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Effect of Strike Without Following Procedure 

CLEC - 2011-12-22

The right to participate in strikes is a fundamental necessity for workers and is guaranteed in both national and international laws and regulations. Its existence enables two other rights to be enjoyed by workers, the right to form and participate in unions and the right to collective bargaining, both of which seek to protect and enhance workers' interests. It is, however, necessary for a strike shall be conducted in peaceful manner and in accordance with existing laws and regulations, or else it risks being decried as illegal.

In this issue, the Community Legal Education Center will outline the consequences that follow a strike that does meet legal requirements. The Center is not actively encouraging any form of strike, even those that adequately follow legal procedure, as It is only seeking to discuss legal aspects for the purpose of knowledge building

What are consequences for those that participate in strikes which do not follow Legal Procedure?

To provide greater understanding about the effect of the strikes that do not follow legal process, it is first necessary to provide further detail on what that process is.

Article 323 of Cambodian Law on Labour 1997 states that "a strike shall be declared according to the procedures set out in the union's statutes, which must state that the decision to strike is adopted by secret ballot."  It is therefore necessary that prior to any strike that there should be a meeting between union affilated workers to seek agreement regarding the conditons of the strike. If the majority of the members do not agree then a strike may not proceed. A union's leader is thus prohibited from making a unilateral decision or forcing worker members to strike.

Article 324 says: "a strike must be preceded by prior notice of at least seven working days and be filed with the enterprise or establishment. If the strike affects an industry or a sector of activity, the prior notice must be filed with the corresponding employer's association, if any. The prior notice must precisely specify the demands which constitute the reasons for the strike.  The prior notice must also be sent to the Ministry in Charge of Labor." Workers must hence ensure that all revelant bodies have been informed of their intentions within the stipulated time periods for a strike to be considered legal.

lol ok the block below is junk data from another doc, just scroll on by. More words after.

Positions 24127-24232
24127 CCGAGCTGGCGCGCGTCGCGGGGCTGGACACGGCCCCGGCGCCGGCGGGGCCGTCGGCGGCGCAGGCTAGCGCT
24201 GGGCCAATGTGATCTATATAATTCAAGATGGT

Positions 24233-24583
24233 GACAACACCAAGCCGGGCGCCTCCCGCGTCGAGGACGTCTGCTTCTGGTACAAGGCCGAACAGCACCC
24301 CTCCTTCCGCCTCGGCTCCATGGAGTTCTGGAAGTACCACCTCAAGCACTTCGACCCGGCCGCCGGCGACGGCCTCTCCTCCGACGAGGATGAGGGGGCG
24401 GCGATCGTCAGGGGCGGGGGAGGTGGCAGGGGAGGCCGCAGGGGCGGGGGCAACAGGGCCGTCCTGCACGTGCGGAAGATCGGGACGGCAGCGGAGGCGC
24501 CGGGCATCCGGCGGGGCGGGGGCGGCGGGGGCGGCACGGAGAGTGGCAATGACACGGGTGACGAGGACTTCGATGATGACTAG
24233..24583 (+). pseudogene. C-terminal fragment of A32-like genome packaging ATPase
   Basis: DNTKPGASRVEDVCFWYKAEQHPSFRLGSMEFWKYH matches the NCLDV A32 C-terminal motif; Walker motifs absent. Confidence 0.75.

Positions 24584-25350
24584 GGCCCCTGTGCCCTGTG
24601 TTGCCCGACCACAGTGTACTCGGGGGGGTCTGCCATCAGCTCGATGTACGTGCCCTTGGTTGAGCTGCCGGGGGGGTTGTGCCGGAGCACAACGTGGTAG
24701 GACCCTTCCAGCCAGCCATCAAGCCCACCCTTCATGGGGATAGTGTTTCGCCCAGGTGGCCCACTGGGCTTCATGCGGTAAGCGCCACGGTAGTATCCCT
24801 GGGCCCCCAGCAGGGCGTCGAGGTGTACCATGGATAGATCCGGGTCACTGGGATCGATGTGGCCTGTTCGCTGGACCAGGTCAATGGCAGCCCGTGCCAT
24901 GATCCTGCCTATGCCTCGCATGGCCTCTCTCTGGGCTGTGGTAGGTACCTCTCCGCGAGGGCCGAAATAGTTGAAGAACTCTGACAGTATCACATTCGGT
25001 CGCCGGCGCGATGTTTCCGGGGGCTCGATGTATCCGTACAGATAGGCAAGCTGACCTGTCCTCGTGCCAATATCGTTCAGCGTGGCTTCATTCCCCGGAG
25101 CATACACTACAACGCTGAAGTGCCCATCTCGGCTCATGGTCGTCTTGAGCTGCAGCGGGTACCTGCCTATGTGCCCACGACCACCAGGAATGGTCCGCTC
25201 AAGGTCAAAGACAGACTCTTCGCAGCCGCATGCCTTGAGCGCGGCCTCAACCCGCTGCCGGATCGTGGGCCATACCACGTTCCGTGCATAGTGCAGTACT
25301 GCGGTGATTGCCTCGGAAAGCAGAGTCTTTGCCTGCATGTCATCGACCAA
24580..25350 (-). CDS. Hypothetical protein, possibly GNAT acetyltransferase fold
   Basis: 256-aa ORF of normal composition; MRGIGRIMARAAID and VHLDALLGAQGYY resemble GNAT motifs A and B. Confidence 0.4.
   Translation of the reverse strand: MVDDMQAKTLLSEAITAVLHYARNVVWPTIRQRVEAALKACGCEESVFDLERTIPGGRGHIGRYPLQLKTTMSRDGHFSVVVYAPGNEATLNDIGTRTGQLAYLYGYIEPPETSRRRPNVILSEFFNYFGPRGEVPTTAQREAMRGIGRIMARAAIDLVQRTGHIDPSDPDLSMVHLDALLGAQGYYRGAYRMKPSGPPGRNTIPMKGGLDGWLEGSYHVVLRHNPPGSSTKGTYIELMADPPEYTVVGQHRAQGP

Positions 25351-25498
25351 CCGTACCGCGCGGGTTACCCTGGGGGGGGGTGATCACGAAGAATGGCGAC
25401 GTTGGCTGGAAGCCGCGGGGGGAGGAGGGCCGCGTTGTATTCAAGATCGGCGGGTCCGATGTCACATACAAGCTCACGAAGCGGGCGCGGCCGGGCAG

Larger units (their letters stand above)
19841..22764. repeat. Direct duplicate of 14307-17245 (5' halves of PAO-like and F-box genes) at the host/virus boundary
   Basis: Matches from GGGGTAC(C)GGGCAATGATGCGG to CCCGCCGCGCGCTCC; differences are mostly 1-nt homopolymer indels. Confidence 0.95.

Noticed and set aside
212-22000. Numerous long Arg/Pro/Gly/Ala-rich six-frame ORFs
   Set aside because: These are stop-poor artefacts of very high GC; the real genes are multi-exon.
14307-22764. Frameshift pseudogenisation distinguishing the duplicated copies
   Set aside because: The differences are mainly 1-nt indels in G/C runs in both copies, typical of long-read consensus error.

Article 337 of the Law on Labor states the Labor Courts have sole jurisdiction to determine the legality or illegality of a strike. In the absence of Labor Courts, the common courts will determine this issue. The same article also states that if the strike is declared illegal, strikers must return to work within forty-eight hours from the time of the ruling being passed.  A worker who, without valid reason, fails to return to his employment duties by the end of this period is considered to guilty of a serious misconduct. This in turn allows an employer to terminate the employment contract within 7 days of the wrong occuring. After this period of 7 days has expired, the employer has in effect waived their right to dismiss, however disciplinary action may still be taken for non-serious misconduct.  ILO and the Arbitration Council's interpretations of serious misconduct should also be noted. Both bodies state that even if a strike is considered illegal, it cannot be considered serious misconduct on behalf of the workers unless they do not return to work within forty-eight hours after the court's declaration is given out.

An employer is also prohibited from imposing sanctions on any worker if the strike is legal. Article 333 provides that "The employer is prohibited from imposing any sanction on a worker because of his participation in a strike. Such sanction shall be nullified and the employer shall be punishable by a fine in the amount set in Article 369 of Chapter 16."

In conclusion, the court can declare that workers shall stop the strike and return to work if the strike does not follow the procedures of; prior notice; majority vote for the strike; or is the strike is conducted with force or threats and without peaceful means. A striker may be sacked if he/she does not return to work, without good reason, within 48 hours after the declaration of the court. A striker may not be issued a more serious punishment if they do not commit acts of violence or crimes. On the contrary, they can broadly exercise their right to strike without interference from the local authorities if the strike follows the procedure and is non-violent. However, a strike is not a good way of ensuring a good industrial relation. Engaging in further social dialogues with  employers is a better strategy.

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